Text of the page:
• Hot water – Tiny houses often come with additional energy-saving features. For example, you could incorporate a water heater that’s not instant, which you manually turn on before showering.
  • Insulation – A tiny house could use highly efficient insulation options like open-cell spray foam, which fills the whole space between interior and exterior walls. Other insulation and weatherproofing elements include siding, trims, foam board, and doors and windows made from insulating materials.
  • Window placement – The placement of windows relative to the sun can reduce energy needs by leveraging passive heating and cooling. You may also want to consider double glazing for better insulation and temperature regulation.
  • Shades – Features like solar-powered blackout shades can be used to minimise heat loss or support heat gain depending on the weather.
  • Whole-system approach – Some tiny house designs are based on the whole house as a system rather than a collection of parts. By making sure all the elements – from appliances and insulation to heating and cooling and ventilation – work together, you could end up with a better design for energy savings as well as comfort and durability. For example, the insulation system can be coordinated with window placement and skylights to maximise overall lighting and heating/cooling savings.
  • Other savings – With a tiny house, you could be saving on other expenses like council rates, maintenance, and repairs. You’ll need to spend less on furniture for the smaller interiors.

Solar for a tiny house

While moving to a tiny house will substantially lower your utility bills, you’ll still need power for lighting, heating, cooling, and powering other appliances. Solar offers a great option to further reduce what you’re paying for energy because you’ll be able to generate your own clean energy from solar panels. What’s more, if you ever sell up, having a solar panel system could heighten the appeal of your property to buyers and boost your sale price.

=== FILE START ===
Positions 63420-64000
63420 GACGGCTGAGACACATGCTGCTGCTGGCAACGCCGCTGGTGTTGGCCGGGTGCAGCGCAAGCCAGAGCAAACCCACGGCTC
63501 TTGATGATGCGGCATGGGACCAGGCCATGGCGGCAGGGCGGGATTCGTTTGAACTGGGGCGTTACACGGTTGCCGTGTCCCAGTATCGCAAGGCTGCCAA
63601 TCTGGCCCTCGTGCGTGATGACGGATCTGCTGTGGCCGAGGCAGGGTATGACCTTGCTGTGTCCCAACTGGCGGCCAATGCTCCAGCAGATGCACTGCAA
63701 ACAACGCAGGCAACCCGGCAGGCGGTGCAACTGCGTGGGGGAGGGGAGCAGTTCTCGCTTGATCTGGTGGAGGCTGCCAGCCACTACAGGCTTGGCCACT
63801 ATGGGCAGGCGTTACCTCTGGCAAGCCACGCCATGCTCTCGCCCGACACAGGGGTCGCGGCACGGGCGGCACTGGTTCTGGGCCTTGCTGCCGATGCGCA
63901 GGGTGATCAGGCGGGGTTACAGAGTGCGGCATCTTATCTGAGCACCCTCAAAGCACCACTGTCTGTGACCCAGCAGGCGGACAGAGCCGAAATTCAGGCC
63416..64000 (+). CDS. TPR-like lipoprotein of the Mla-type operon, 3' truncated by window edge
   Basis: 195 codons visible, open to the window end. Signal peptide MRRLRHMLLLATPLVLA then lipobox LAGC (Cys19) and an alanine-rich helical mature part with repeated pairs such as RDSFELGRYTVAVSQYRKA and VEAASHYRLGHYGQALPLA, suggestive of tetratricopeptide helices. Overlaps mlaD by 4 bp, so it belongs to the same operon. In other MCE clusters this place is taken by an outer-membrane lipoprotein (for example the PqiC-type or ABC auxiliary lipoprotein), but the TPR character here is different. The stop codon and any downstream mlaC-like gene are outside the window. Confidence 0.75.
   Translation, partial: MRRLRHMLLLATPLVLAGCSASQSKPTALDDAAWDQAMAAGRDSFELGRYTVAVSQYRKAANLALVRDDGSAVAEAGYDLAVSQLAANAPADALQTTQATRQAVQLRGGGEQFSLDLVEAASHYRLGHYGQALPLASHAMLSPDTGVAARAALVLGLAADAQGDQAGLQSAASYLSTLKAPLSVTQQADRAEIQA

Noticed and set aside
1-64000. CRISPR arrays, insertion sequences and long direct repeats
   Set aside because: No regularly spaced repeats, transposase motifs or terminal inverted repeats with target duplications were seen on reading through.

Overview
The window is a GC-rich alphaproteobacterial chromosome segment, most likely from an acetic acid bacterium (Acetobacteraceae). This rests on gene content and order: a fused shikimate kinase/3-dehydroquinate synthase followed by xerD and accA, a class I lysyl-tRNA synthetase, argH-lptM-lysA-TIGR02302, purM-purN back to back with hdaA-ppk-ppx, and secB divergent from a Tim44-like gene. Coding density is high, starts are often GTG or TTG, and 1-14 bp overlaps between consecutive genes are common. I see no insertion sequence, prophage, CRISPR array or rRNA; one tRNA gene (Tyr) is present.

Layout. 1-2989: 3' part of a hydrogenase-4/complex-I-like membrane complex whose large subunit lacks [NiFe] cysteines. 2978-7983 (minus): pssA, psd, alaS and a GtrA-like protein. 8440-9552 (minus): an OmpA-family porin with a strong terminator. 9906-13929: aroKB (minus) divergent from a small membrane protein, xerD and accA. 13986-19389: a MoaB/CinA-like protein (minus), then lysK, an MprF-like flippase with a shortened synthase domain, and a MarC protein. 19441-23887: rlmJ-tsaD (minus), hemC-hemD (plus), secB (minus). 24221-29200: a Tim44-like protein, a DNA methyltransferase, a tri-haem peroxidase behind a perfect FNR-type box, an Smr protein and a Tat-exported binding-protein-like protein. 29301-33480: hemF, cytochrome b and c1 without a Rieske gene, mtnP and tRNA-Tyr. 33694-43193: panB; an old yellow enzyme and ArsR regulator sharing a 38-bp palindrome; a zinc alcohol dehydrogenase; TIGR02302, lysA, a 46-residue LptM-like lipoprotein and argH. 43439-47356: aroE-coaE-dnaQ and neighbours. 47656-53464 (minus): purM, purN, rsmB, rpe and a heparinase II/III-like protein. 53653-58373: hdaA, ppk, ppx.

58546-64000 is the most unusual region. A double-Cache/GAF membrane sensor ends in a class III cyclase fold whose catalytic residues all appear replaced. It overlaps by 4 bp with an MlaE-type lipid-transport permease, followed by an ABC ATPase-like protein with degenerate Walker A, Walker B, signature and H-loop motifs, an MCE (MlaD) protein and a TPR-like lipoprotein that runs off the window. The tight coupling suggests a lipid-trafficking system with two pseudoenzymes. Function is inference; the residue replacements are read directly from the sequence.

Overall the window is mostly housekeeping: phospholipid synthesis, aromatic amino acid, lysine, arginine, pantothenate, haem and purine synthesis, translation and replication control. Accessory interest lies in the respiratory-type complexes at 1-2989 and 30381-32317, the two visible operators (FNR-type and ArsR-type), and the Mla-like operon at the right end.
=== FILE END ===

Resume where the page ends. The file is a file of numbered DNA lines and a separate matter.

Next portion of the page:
Things to consider when deciding on a solar system for your tiny house include:

  • Power requirements – Work out how much electricity your tiny house requires and make sure your solar system is not too large (or too small) for your power needs.
  • Rooftop or ground – If your roof gets plenty of sunlight and is structurally sound, a rooftop system could be perfect. A ground-mounted system, however, gives you more space for a bigger system. It also offers more flexibility when it comes to installing your panels in the optimal direction for capturing sunlight.
  • Grid – If your house is connected to the grid and you produce power more than you need, you can opt for an electricity plan that lets you sell it back to the grid, helping you save even more on electricity.

Start saving on energy now

You don’t have to move into a tiny home to start saving on energy. By applying some of the smart energy-saving lessons of tiny houses, you can make your current home more energy-efficient help out the planet, and pay less for your power bills.

Click Energy aims to make energy as simple as possible, and our great value energy plans – with low usage and supply rates – can help you save more regardless of how big your house is. Get a quick quote now or make the switch today.